Harry Bronson recently voted for the assembly’s 2019-20 state budget proposal, which invests in programs and services that put New York’s families first.
Public education funding: The assembly budget includes $28.4 billion in education funding, an increase of $1.6 billion — or 6 percent — over the previous year and an increase of $644 million over the executive proposal. The assembly budget increases foundation aid by $1.16 billion for a total of $18.9 billion, and also rejects an executive proposal requiring certain districts to distribute a percentage of the foundation aid increase to specific schools.
“It is crucial for the future of our state that all students have access to a high-quality public education. By investing $28.4 billion in our education funding, we are investing in the future success of our children and providing them with access to opportunity,” said Bronson. “As a product of New York’s public schools, I can truly say that education is the great equalizer, and has provided me with the opportunities to be where I am today. I will continue to champion public education and local control so that all children have access to the same opportunities that were afforded to me.”
Increasing access and affordability of higher education: The assembly budget proposal includes $12.8 million for SUNY operating support to help offset the Tuition Assistance Program gap, which is the difference between TAP funding for students and actual tuition costs which colleges have to cover for students who qualify for the maximum TAP award.
“Financial barriers should never prevent a student from obtaining higher education. Year after year, the assembly has fought to make college more affordable and accessible to give every student a fair shot at a degree without forcing them or their families to take on huge amounts of debt,” said Bronson.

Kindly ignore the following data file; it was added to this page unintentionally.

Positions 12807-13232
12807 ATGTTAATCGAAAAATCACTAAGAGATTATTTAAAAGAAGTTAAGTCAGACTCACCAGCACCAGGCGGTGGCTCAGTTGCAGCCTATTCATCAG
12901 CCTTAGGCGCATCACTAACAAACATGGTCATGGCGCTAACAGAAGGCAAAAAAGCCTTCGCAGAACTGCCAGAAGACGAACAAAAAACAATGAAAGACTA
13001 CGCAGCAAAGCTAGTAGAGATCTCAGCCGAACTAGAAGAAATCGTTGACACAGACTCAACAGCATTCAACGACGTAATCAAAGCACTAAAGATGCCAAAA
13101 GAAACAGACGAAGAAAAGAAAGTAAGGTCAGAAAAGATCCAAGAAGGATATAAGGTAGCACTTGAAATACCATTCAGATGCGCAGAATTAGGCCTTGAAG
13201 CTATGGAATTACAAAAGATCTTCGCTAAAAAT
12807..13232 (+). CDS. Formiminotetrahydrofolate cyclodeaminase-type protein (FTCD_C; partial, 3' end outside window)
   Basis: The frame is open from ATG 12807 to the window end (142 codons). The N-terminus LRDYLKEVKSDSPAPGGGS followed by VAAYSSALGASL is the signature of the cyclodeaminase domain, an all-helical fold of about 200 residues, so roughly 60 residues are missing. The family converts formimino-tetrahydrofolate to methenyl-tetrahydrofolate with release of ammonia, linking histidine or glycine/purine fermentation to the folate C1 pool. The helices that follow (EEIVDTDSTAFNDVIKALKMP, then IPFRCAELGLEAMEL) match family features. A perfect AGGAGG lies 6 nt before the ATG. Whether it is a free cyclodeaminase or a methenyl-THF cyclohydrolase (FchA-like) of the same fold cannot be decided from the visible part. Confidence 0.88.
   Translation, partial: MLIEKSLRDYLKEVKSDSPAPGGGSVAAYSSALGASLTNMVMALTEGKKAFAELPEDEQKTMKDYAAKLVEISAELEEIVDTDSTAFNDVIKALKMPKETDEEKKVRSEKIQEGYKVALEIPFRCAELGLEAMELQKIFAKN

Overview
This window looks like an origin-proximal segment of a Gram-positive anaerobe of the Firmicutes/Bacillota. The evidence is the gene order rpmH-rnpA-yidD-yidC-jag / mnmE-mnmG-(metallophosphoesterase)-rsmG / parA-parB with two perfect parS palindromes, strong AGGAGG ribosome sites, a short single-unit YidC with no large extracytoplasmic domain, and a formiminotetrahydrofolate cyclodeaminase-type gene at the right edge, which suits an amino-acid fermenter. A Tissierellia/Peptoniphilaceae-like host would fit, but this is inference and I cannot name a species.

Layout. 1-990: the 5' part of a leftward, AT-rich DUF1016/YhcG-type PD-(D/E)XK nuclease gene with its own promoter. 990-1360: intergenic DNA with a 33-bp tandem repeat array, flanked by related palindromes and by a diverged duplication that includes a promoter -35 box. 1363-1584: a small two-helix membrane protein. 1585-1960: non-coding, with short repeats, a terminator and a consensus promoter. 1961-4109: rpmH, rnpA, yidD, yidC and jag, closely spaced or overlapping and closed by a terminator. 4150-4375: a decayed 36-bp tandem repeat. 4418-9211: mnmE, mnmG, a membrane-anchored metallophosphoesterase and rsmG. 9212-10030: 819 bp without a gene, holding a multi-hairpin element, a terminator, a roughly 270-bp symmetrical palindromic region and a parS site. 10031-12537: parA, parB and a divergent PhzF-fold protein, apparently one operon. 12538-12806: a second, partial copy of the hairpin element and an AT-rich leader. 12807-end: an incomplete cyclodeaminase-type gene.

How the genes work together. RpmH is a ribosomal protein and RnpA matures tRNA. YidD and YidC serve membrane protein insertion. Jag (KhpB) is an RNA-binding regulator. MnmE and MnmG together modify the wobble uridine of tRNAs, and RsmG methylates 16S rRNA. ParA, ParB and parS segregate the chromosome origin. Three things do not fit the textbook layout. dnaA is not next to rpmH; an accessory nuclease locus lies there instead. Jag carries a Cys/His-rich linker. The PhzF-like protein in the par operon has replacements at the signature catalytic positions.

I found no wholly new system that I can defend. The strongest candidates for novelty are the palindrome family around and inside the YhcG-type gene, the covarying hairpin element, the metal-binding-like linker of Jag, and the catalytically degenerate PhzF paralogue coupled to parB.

The assembly budget also provides a 20 percent increase in college opportunity programs for a total of $23.8 million, including 41.4 million for the Higher Education Opportunity Program, $37.5 million for the Educational Opportunity Program, $18.4 million for the Science and Technology Entry Program and $13.9 for the Collegiate Science and Technology Entry Program.
Creating job opportunities: “We need to be doing everything we can to ensure economic development initiatives are actually yielding real results, creating jobs and boosting local communities,” said Bronson. “The assembly budget proposal promotes transparency and increases efficiency to help ensure our tax dollars are being spent in a responsible manner.”
The assembly proposal includes a measure requiring Empire State Development and the Department of Economic Development to create a comprehensive, statewide searchable database of funds distributed through these entities. It would also require members of Regional Economic Development Councils to file annual financial disclosure statements and adhere to the code of ethics, open meeting and FOIL requirements of the Public Officers Law.
To better spur technological advancement and foster collaboration between institutions of higher learning and the private sector, the Assembly proposal allocates $11 million for Centers of Excellence and $15 million for the Centers of Advanced Technology — increases of $1.4 million and $1.18 million, respectively, over the executive budget proposal. It also provides $609,000 in additional support to Technology Development Organization Matching grants, for a total of $2 million. And to help promote job growth, the proposal offers tax breaks to investors that invest in certain business funds that help rural businesses.
Restoring AIM funding and protecting STAR Program: The assembly’s budget proposal restores the executive’s $59 million proposed cut in funding to Aid and Incentives to Municipalities, bringing total AIM support to $715 million.
“The misguided proposed cut to AIM funding would squeeze the budgets of municipalities that are already crunched for funding,” said Bronson. “The AIM program helps fund vital programs and services while helping keep property taxes down. I have heard from local governments about the impact this would have on their ability to offer programs and services for our families, and pleas that the assembly has rejected this proposal.”
In another effort to keep property taxes low, the Assembly protects the School Tax Relief Program from proposed changes while increasing state aid for local schools. The assembly’s proposal rejects the executive budget proposal limiting STAR growth and lowering the exemption income-eligibility level, saving property taxpayers $46 million.